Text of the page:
Gasoline prices on Long Island have edged up almost 3 cents a gallon in a week amid worries about crude oil supply disruptions if the United States attacks Syria for its alleged use of poison gas against civilians.
Regular gasoline averaged $3.916 a gallon in Nassau and Suffolk Wednesday morning, the AAA said based on a survey of stations. A week earlier it averaged $3.887.
"It's really all related to Syria," said Andy Lipow, president of the Houston consulting company Lipow Oil Associates LLC. "Otherwise, prices would have continued to drift off."
Barring major disruptions in supplies, he and Stephen Schork, editor of the industry newsletter The Schork Report, forecast stable to somewhat lower pump prices for the rest of September. After Labor Day demand for gasoline normally declines by about 3 percent, Lipow said. That fall usually results in a decline in pump prices until the December holiday travel and shopping season.
Also, in coming weeks gas stations will switch over to winter grade gasoline, which is cheaper to produce. And, Lipow said, it has been a mild hurricane season -- so far at least -- which also keeps prices in check.
Supply will dip, however, as refineries switch some production from gasoline to heating oil for the winter, Lipow said. And many will temporarily curtail output of fuels for routine fall maintenance.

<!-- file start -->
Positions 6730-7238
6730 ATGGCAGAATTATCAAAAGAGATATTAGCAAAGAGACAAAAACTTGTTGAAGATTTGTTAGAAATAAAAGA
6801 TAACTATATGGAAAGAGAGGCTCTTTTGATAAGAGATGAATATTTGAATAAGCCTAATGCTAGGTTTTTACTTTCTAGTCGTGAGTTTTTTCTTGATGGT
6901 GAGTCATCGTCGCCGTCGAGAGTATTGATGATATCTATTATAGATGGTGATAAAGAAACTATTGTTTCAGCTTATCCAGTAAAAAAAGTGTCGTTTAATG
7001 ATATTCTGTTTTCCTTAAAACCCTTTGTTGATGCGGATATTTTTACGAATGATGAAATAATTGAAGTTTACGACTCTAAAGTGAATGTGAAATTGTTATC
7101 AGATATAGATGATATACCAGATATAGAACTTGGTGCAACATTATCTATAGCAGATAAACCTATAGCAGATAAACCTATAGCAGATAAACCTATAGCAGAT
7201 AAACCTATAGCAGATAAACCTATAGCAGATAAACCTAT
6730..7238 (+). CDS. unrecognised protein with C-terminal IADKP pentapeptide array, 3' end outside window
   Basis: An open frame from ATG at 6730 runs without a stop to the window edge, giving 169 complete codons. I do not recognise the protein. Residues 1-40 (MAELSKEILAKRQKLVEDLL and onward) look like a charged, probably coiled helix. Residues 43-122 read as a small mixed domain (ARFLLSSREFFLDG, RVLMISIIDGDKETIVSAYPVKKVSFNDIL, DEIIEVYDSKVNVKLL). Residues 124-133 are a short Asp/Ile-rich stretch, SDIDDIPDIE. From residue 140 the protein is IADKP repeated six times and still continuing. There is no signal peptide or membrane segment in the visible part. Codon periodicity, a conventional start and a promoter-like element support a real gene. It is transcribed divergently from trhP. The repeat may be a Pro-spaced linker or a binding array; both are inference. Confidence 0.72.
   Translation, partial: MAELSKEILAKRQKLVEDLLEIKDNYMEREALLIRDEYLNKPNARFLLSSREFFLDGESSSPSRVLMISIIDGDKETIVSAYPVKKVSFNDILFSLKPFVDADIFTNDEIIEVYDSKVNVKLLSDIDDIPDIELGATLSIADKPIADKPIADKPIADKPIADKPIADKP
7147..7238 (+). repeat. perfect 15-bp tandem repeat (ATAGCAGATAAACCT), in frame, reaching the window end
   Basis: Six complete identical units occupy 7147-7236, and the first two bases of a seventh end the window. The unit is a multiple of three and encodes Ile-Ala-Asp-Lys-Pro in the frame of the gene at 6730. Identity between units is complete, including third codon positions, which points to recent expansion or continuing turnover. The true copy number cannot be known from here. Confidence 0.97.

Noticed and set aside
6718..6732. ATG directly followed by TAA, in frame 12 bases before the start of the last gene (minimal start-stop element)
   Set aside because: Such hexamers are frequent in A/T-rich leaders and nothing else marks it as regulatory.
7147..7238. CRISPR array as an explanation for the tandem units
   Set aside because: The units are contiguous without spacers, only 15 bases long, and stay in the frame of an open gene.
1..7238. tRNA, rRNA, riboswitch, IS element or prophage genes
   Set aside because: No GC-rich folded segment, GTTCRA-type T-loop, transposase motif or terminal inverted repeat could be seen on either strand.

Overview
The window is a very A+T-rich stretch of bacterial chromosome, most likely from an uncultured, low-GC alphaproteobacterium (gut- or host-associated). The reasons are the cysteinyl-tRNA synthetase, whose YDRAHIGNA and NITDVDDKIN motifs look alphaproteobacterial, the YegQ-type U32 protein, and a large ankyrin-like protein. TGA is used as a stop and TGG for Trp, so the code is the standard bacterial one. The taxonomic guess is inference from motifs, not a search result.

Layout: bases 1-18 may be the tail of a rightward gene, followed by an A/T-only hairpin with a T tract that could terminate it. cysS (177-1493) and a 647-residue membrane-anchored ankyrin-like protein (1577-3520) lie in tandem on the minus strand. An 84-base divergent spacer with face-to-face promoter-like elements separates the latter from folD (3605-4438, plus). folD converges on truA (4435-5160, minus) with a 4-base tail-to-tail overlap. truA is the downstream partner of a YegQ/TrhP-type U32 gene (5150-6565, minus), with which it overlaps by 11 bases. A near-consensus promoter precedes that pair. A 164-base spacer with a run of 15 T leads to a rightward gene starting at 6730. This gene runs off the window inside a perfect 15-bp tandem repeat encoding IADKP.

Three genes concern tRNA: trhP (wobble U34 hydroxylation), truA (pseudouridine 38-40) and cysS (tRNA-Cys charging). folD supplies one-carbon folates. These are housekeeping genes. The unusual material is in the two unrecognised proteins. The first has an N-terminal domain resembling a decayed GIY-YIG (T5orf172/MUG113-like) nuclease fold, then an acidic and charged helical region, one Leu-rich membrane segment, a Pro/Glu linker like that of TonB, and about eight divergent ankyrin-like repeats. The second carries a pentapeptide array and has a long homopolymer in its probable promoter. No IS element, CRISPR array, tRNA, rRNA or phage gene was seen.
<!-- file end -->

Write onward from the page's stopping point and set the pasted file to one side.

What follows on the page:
What's different this year is that the Syrian crisis has helped push the U.S. benchmark grade of crude oil up, reaching an intraday high point of more than $112 on Aug. 28. Oil had been trading in the mid $90s in June and rose in July on fears of supply disruptions from the military takeover of the Egyptian government, which controls the Suez Canal.
U.S. crude for October delivery settled Wednesday down $1.31, at $107.23 in floor trading at the New York Mercantile Exchange.
Syria is not a major producer of crude oil, said Lipow. "The oil market is concerned about events in Syria leading to supply disruptions outside of Syria that are caused by proxies acting on behalf of the Syrian government," he said.
Wednesday's average for regular gas on Long Island was 13 cents lower than a year earlier, the AAA said, and also below this summer's peak of $4.012, on July 23.